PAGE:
Millions in cryptocurrencies frozen after Canadian founder’s death

This file picture taken on February 28, 2014 shows a man talking on a mobile phone in a shop displaying a bitcoin sign during the opening ceremony of the first bitcoin retail shop in Hong Kong. (AFP)
Updated 05 February 2019
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Millions in cryptocurrencies frozen after Canadian founder’s death

TORONTO: About C$180 million ($137.21 million) in cryptocurrencies have been frozen in the user accounts of Canadian digital platform Quadriga after the founder, the only person with the password to gain access, died suddenly in December.
Gerald Cotten died aged 30 from complications with Crohn’s disease while volunteering at an orphanage in India, according to the Facebook page of Quadriga CX, which announced his death on Jan. 14.
The platform, which allows the trading of Bitcoin, Litecoin and Ethereum, filed for creditor protection in the Nova Scotia Supreme Court last week.
Quadriga has 363,000 registered users and owes a total of C$250 million to 115,000 affected users, according to an affidavit filed by Cotten’s widow Jennifer Robertson on behalf of the company.
Robertson said in the affidavit that Cotten’s main computer contained a “cold wallet” of cryptocurrencies, which is only accessible physically and not online, and his death left “in excess of C$180 million of coins in cold storage.”
Robertson said she was not involved in Cotten’s business while he was alive and did not know the password or recovery key.
“Despite repeated and diligent searches, I have not been able to find them written down anywhere,” she said.
Robertson said that she has consulted an expert who has had “limited success in recovering a few coins and some information” from Cotten’s other computer and cell phones, but the majority remains untouched on his main computer.
Quadriga’s troubles highlight the unique challenges of cryptocurrencies, Dean Skurka, vice president of rival platform Bitbuy.ca, said in an interview with the Canadian Broadcasting Corp.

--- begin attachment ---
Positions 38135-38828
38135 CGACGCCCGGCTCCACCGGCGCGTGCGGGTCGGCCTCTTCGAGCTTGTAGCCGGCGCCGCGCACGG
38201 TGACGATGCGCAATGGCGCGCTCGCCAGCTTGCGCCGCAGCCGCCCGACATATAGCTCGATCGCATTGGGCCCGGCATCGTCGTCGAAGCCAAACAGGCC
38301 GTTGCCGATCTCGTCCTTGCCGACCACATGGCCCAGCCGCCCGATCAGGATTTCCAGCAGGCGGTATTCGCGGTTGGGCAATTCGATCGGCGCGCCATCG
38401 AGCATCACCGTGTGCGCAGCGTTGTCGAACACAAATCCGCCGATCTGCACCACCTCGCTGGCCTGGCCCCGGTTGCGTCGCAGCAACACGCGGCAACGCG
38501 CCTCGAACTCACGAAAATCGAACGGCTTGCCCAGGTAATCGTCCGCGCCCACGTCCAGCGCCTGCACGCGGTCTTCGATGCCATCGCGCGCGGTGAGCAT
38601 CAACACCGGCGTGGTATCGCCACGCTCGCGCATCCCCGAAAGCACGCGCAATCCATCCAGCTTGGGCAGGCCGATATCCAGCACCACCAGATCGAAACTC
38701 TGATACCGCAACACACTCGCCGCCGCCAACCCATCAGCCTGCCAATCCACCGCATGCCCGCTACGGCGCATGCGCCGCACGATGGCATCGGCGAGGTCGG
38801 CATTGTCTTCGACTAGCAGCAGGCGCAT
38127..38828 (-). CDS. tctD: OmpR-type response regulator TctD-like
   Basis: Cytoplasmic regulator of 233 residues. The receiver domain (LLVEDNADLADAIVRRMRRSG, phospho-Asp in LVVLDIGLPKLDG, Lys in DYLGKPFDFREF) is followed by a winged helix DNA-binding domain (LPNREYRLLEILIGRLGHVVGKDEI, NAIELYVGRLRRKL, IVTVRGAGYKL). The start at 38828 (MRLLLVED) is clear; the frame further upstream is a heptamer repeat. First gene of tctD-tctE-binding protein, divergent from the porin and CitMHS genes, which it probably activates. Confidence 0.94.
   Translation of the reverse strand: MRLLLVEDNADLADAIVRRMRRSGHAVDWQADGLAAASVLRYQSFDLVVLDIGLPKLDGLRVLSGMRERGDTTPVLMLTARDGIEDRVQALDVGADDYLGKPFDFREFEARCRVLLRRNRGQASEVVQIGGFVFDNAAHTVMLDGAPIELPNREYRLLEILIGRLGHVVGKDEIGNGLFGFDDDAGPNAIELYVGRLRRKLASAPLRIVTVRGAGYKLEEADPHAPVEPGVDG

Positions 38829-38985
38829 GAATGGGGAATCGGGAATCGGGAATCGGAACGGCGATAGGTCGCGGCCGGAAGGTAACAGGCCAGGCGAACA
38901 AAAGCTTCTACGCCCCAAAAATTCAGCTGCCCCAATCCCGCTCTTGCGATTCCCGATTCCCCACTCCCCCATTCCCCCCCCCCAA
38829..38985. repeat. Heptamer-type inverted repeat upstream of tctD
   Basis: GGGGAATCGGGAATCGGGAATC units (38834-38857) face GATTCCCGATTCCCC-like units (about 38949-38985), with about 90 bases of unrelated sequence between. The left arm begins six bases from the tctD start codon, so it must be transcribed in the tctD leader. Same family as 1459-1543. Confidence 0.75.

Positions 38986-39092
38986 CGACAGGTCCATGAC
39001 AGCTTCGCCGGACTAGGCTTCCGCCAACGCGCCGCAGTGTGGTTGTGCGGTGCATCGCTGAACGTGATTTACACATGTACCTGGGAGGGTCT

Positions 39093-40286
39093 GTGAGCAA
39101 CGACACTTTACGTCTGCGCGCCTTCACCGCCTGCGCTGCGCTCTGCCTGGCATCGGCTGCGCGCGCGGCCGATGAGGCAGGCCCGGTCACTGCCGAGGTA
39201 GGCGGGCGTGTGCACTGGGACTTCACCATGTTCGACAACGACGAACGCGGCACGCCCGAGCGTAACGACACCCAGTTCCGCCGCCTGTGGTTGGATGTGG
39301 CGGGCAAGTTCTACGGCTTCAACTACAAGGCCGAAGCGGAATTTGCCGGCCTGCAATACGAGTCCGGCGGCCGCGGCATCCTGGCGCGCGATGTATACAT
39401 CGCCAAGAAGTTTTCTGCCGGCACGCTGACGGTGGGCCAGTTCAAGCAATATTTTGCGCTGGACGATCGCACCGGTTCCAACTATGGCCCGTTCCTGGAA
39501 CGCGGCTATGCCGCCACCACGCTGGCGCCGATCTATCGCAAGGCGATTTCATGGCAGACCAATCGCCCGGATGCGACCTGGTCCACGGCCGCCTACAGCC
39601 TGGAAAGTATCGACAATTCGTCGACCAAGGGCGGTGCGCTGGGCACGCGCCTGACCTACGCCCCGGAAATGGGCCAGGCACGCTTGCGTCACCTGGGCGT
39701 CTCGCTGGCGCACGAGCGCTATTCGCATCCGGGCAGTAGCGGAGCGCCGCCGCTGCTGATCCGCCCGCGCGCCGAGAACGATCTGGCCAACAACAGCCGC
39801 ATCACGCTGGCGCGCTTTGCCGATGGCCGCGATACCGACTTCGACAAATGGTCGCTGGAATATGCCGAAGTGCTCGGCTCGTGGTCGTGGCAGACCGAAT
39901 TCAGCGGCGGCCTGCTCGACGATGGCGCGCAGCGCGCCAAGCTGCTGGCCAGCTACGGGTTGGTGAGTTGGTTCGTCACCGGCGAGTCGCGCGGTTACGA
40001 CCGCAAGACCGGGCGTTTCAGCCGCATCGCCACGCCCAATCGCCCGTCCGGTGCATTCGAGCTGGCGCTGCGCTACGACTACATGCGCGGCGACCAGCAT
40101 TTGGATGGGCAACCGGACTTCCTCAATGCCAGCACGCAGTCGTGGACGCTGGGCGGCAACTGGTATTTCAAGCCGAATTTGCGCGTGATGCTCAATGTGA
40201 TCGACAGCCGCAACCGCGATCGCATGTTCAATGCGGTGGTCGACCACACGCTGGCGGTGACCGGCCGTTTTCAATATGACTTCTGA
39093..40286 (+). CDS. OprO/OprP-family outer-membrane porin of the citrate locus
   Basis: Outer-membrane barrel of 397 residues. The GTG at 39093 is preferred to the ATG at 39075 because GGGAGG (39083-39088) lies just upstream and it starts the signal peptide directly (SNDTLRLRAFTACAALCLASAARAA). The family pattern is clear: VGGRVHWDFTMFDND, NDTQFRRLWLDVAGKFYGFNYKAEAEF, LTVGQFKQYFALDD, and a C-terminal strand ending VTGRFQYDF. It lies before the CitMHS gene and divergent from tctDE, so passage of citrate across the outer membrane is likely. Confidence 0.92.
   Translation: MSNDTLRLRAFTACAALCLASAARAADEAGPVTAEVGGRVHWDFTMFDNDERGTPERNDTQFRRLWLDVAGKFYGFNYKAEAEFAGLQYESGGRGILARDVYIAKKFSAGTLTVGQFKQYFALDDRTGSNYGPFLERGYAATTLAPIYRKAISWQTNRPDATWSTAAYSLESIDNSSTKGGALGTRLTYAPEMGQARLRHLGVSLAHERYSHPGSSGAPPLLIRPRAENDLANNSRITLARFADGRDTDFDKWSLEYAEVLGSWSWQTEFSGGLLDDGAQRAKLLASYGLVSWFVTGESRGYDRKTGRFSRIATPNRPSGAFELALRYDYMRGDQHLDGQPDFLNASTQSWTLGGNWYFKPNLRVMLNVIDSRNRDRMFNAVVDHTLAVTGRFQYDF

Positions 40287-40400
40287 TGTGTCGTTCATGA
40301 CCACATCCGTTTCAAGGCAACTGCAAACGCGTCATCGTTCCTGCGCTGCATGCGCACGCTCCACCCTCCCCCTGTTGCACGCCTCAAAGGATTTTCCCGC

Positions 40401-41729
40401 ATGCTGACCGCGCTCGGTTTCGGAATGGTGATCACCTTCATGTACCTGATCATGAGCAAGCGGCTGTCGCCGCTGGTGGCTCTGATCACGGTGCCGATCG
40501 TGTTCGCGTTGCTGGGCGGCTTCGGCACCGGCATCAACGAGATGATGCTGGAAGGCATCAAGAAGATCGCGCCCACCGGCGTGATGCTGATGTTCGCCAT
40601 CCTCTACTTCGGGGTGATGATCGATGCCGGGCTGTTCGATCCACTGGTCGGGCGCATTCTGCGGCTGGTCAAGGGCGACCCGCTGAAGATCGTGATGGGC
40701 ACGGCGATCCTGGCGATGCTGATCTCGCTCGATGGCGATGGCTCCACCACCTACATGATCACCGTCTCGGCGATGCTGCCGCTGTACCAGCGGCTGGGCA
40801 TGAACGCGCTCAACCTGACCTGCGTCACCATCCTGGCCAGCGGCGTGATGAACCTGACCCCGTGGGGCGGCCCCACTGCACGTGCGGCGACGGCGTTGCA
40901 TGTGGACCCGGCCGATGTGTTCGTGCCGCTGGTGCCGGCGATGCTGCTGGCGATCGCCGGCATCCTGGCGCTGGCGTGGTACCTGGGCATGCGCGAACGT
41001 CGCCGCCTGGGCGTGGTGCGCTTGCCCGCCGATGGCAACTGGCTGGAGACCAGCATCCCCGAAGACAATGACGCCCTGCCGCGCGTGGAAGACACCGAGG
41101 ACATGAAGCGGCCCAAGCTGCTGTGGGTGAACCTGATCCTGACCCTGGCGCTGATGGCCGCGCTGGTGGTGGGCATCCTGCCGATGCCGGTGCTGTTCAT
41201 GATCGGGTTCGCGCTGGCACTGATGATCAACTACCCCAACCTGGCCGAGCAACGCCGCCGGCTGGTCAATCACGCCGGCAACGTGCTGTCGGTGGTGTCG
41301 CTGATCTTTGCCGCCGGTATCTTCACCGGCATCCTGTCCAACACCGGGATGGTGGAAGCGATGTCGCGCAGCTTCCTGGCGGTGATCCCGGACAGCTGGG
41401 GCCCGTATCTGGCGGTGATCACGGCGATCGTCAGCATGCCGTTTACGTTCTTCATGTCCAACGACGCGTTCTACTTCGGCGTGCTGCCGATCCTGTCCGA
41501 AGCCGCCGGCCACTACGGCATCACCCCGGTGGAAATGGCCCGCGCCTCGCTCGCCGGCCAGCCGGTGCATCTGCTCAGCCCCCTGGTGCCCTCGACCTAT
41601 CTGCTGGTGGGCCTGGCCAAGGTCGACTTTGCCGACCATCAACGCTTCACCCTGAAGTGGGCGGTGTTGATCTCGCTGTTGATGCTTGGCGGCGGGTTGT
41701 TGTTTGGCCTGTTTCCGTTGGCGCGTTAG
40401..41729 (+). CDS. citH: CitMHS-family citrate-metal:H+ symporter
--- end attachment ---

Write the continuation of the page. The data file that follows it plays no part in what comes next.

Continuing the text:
“This really highlights the need for the government to take action and regulate cryptocurrency exchanges,” Skurka said.
Robertson said in her affidavit she has received online threats and “slanderous comments,” including questions about the nature of Cotten’s death, and whether he is really dead. ($1 = 1.3119 Canadian dollars)


Saudi Arabia aims to achieve e-payment target of 70%

Updated 22 February 2019
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Saudi Arabia aims to achieve e-payment target of 70%

  • Reform plan seeks cashless society
  • E-payments could exceed $22bn in next four years

RIYADH: Saudi Arabia wants to achieve an e-payment target of 70 percent by 2030, a banking official told Arab News on Thursday, as the country moves toward becoming a cashless society.

Talat Hafiz, from the Media and Banking Awareness Committee for Saudi Banks, said online or cashless transactions were part of the Vision 2030 reform plan.

The Financial Sector Development Program (FSDP) was one of the initiatives to support the economic growth goals of Vision 2030, he added.

“Basically it is to transfer Saudi society from being heavily cash dependent in buying goods and services to a cashless society using digital and electronic payment,” he told Arab News. “One of the FSDP’s main targets is to increase and improve the percentage of non-cash utilization, from 18 percent in 2016 to 28 percent in 2020. However, the goal will increase of course with the target to 70 percent by 2030.”

Hafiz, in an Arab News column published earlier this month, said the Saudi Arabian Monetary Authority (SAMA) had been encouraging electronic payments and settlements in order to reduce the reliance on cash.

SAMA had introduced a number of e-payment systems in the last two decades to help consumers and institutions, he wrote, such as the Saudi Arabian Riyal Interbank Express and the online bill payment portal SADAD.

Earlier this week Apple Pay was launched in the Kingdom, joining the cashless roster of payment methods available to Saudi consumers.

A cashback service operated by credit card companies, where a percentage of the amount spent is paid back to the cardholder, was introduced last year in Saudi Arabia.

An illustration of how direct debit works, courtesy of the Saudi Arabian Monetary Authority (SAMA).

“All of these efforts collectively from the SAMA side are to reach the ambitious goal of the FSDP.”

Hafiz explained that e-payments saved time and effort and allowed people to access service and goods around-the-clock. 

“This is basically why SAMA is very active and now we see SAMA and the National Payment System are responsible and leading (the country) toward a cashless society by achieving the target set by 2030.”

Last February the Amazon-owned Payfort online payments service registered a new company in Saudi Arabia.

According to the “Payfort State of Payments 2017” report, Saudi Arabia and the UAE are the fastest growing markets in the region for electronic payments.

The report estimates that Saudi Arabia conducted $8.3 billion of payment transactions in 2016, showing 27 percent year-on-year growth.

E-payments in the Kingdom are expected to double over the next four years to reach more than $22 billion, the report added.